Basketball is scrutinized more often and more closely now than ever before, and the Houston Rockets are at the forefront in more ways than one.
It’s common knowledge that Houston Rockets general manager Daryl Morey is one of the leading analytics guys in the NBA. He founded the MIT Sloan Analytics Conference and has devised type of basketball nicknamed Moreyball. To play Moreyball, a team must shoot high quality shots. High quality shots must be worth the most points possible (threes), be as close to the basket as possible (layups), or be as uncontested as possible (free throws).
The Houston Rockets play Moreyball better than anyone, understandably, and are therefore winning lots of games. Even before Daryl Morey came around with his revolutionary ideas, though, the Rockets were a winning organization. Today’s Daily Rocket Science will be looking at how the Rockets have been, and still are, winning the analytics game.
First up, a statistical, objective, and unbiased study that pegs Hakeem Olajuwon as the best player of all time. Ben Hinson of Hickam’s Dictum, a site dedicated to business analytics, decided to add his two cents to the GOAT discussion with the help of Microsoft Excel. I won’t go into too much detail here, but check out how he came to the conclusion that the Dream is the best ever.
"I’m going to not only answer who is the best basketball player of all time from a performance perspective, but also show how various players rank against each other using a holistic weighted ranking system I shall create based on NBA playoff metrics."
The Rockets have had stars on the team since Olajuwon’s day, but none have been as great as James Harden. The Beard is an analytical basketball fan’s dream. He scores more frequently from the free throw line than anyone else, and lives on threes and layups.
One way Harden combines two of those three scoring options is by drawing fouls from beyond the arc. FiveThirtyEight’s Chris Herring reported that he draws more fouls on three point attempts than any other team in the league. Love it or hate it, it’s impossible to deny that the strategy is effective.
"Harden has long been great at drawing fouls no matter where he is on the court, but he has taken the art form to new heights on his 3-point attempts this season…Harden has drawn a whopping 108 shooting fouls from distance this year with 11 games left to play. For context, consider that, outside of the Rockets, no team has garnered more than 73 of those calls."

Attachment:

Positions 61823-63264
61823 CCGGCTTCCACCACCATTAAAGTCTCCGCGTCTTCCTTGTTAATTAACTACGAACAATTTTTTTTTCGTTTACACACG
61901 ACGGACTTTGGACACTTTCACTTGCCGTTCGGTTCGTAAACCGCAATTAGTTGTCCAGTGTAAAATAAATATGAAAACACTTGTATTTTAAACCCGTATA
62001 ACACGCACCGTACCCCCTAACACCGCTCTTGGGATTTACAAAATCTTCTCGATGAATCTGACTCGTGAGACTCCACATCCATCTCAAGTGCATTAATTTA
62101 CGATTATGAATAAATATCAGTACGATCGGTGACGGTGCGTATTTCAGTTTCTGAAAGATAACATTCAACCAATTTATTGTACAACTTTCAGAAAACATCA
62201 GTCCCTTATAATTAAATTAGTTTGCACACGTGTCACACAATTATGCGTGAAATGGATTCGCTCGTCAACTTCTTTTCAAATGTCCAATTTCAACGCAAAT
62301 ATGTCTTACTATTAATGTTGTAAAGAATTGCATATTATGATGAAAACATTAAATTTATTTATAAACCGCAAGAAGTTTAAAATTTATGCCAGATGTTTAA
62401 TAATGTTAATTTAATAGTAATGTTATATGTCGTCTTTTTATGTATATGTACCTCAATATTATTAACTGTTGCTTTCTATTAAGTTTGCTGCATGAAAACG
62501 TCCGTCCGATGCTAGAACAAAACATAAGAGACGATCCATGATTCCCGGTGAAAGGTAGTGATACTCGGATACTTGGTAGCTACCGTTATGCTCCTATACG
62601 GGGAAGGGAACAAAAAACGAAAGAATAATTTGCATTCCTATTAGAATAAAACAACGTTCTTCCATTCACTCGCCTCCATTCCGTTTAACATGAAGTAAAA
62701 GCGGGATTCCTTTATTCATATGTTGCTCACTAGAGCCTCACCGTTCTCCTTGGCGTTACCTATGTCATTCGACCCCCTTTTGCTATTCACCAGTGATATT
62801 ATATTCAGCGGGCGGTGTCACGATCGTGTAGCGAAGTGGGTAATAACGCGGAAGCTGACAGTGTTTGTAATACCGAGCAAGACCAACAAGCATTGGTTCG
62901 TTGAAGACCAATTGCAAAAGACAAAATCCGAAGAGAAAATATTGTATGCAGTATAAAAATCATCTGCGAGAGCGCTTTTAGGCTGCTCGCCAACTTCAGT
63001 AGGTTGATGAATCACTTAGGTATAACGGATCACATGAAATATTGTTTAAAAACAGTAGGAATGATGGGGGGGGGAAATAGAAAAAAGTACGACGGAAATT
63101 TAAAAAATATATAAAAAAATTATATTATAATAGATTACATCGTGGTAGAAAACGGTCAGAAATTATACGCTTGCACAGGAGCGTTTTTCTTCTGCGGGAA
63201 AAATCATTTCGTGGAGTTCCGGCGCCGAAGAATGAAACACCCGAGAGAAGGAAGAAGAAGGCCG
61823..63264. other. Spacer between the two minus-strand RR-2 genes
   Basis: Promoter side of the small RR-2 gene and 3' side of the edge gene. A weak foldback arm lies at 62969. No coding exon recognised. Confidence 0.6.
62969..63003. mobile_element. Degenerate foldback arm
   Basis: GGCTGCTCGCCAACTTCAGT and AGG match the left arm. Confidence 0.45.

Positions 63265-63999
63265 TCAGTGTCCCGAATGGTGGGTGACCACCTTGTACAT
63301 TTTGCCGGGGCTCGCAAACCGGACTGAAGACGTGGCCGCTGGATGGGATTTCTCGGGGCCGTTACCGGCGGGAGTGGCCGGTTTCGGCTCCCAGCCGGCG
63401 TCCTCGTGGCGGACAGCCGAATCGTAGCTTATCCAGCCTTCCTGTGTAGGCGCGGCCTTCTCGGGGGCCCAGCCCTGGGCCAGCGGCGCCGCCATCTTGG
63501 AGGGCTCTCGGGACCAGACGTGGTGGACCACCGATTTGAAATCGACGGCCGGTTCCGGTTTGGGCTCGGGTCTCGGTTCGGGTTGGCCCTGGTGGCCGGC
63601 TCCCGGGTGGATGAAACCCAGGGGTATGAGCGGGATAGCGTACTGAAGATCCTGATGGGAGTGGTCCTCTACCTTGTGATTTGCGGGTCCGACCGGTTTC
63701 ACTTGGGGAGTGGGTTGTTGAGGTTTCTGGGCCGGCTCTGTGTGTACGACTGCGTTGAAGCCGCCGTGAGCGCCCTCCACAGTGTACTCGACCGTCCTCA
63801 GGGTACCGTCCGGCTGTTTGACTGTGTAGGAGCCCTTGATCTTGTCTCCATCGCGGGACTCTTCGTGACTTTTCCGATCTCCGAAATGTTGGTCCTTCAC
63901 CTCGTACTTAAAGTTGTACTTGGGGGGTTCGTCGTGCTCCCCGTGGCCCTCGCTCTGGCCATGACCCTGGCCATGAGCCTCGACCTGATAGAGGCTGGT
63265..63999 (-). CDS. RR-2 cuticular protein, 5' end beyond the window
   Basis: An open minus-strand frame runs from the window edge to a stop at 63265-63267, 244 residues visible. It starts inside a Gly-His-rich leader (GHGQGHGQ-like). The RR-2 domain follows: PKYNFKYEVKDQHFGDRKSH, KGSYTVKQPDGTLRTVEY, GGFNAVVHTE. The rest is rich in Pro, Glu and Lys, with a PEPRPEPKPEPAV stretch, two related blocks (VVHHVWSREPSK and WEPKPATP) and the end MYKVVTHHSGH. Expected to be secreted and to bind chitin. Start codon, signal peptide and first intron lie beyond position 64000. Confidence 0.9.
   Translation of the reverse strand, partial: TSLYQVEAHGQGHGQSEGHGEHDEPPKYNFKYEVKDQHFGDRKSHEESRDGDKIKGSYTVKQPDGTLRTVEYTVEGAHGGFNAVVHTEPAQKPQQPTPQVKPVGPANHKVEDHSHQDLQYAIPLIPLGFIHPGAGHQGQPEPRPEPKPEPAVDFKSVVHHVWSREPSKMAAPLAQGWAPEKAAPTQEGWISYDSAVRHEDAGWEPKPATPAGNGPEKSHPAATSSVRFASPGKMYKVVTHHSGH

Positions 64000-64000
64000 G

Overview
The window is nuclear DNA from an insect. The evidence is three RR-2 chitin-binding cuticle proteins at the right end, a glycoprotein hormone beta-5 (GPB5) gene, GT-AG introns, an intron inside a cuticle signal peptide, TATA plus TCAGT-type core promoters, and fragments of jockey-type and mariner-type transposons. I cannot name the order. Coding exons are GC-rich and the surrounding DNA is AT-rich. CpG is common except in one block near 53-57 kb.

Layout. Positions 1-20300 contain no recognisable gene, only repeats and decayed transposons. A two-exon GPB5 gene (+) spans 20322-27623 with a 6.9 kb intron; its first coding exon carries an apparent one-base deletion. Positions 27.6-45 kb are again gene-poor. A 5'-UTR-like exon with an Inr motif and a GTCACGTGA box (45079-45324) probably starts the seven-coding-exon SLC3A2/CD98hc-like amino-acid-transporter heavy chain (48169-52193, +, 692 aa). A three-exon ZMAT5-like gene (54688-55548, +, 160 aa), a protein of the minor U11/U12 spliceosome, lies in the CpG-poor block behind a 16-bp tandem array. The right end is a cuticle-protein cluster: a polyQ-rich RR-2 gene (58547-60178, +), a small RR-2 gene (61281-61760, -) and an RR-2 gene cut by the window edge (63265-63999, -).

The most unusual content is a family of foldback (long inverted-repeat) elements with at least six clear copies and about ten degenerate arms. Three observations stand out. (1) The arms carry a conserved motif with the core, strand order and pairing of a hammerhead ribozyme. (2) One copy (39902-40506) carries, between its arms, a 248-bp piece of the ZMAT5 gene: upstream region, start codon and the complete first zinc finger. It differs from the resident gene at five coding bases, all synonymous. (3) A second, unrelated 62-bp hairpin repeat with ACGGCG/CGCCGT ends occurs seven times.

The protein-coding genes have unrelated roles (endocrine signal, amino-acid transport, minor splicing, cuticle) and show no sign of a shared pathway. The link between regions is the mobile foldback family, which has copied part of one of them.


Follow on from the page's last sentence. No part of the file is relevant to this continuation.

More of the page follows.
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Nobody would argue that the Rockets play the game of basketball analytically. However, plenty of people didn’t think doing so would work out well for them. The Bleacher Report staff ran a piece that outlines several NBA predictions that they got wrong this season, and the Rockets are the highlight of the list.
"The Rockets are hardly world-beaters defensively, but they’ve been good enough (15th in defensive efficiency) to support an unprecedented three-ball attack that’s produced one of the two best offenses in basketball."
To wrap up, the Rockets are, and have a history of being, a winning franchise. They’ve done their winning with a variety of different strategies, but analytics have always been on their side. James Harden is analytically winning the MVP race right now. The Rockets are statistically better than anyone predicted. Numbers might not win them a championship this year or the next, but it’s hard to argue against the results.
Stay tuned to Space City Scoop as the playoffs draw nearer for more news, analytics, and opinions on the Houston Rockets. Follow @SpaceCity_Scoop on Twitter as well!